Ear Surgery - A guide to Hearing Loss

There is a range of different surgical procedures available to treat hearing loss which in some cases is the only means of restoring normal hearing.

The majority of ear surgery is performed as ‘microsurgery’: this involves the surgeon using a special microscope in the operating theatre to have a close up view of the structures of the ear.

Examples of ear surgery include:

  • Mastoidectomy
  • Myringoplasty
  • Myringotomy
  • Stapedectomy
  • Tympanoplasty

Other procedures include the removal of ear tumours such as cholesteatoma, and reconstructive surgery for a congenital ear defect, for example congenital atresia.

What to expect

Ear surgery is a big deal whether you are a day case or an in-patient in hospital. Your surgery will be carried out by a qualified and experienced ear, nose and throat (ENT) surgeon who will have taken a full medical history beforehand. He/she will have also discussed your procedure with you, highlighting the benefits as well as pointing out the risks.

He or she tell you if the procedure will restore your hearing back to normal or whether it is a case of preventing any further deterioration.

If you are going to have a general anaesthetic then there are guidelines to be followed before surgery which include when to have your last meal, what will happen on the day and post-surgery.


This is the removal of a skin growth or infection (mastoiditis) of the mastoid bone. This is usually carried out if medical treatment has proved unsuccessful.

If this infection is left unchecked then it can spread to surrounding areas such as the brain and cause long term hearing loss.


This is carried out if a perforated ear drum fails to heal by itself.

An ear drum can become perforated, often as a result of an ear infection, sudden exposure to a loud noise, the presence of a foreign body or by pushing a cotton wool bud too far into the ear. Most cases the ear drum will seal itself without any need for treatment but if it doesn’t then it will need to be repaired by myringoplasty.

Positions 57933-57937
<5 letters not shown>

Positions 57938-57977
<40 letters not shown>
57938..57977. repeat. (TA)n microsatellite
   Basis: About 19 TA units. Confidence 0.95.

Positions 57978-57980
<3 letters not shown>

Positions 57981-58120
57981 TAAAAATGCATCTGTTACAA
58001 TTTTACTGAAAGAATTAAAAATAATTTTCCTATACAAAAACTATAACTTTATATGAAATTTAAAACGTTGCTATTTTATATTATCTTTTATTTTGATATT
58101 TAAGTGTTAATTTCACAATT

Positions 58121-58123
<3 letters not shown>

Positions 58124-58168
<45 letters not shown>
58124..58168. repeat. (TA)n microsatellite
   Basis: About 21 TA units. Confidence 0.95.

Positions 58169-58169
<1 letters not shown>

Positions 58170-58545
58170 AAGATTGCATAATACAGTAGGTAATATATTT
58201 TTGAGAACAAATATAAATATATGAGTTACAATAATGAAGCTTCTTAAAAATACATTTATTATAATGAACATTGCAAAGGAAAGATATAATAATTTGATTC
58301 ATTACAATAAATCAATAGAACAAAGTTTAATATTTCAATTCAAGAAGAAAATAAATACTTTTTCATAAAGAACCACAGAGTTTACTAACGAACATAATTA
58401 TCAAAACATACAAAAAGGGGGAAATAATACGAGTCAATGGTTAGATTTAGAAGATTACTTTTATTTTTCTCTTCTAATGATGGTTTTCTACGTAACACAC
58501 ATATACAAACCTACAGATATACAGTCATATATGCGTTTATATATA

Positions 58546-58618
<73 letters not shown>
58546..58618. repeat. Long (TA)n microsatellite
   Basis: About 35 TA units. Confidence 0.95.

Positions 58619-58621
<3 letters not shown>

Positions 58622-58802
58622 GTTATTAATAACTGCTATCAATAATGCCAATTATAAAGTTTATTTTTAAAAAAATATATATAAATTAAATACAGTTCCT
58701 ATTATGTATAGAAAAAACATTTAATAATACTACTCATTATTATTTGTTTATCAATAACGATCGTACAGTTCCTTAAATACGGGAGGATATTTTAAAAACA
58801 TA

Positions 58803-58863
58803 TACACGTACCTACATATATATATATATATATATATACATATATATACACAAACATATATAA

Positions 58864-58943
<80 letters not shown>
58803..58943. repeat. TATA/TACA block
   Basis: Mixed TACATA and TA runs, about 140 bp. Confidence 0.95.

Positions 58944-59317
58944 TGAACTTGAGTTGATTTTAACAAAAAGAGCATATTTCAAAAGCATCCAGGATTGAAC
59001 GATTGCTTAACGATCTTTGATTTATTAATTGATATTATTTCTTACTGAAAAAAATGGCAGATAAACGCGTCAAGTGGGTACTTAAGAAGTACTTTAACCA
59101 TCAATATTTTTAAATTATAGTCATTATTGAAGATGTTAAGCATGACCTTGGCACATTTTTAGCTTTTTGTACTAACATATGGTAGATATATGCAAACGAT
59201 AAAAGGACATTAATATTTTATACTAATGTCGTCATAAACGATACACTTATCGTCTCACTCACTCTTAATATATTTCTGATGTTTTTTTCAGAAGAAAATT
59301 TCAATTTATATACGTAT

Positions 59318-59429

The surgeon will take a small section of skin from near the ear to graft over the ear drum. This is ‘glued’ in place until it begins to take.


This procedure is carried out in the case of persistent ear infections such as glue ear. With glue ear, a viscous fluid builds up in the space behind the ear drum which affects air pressure in that space, causing the ear drum to tighten. The surgeon will make a tiny incision in the ear drum to relieve the tension caused by this air pressure. He/she will then clear out this fluid and allow the remainder to drain away from the ear.

Once this has been done he/she will insert a small tube called a grommet into the ear drum which keeps the incision open and prevents the risk of a further infection. This incision will close up once the grommet falls out.


The stapes are one of the three tiny bones in the middle ear known as the ossicles.

But if this grows abnormally then it can prevent the normal passage of sound waves through the ear resulting in hearing loss.

A stapedectomy involves the removal of most of or all of the stapes and replacing this with a prosthetic.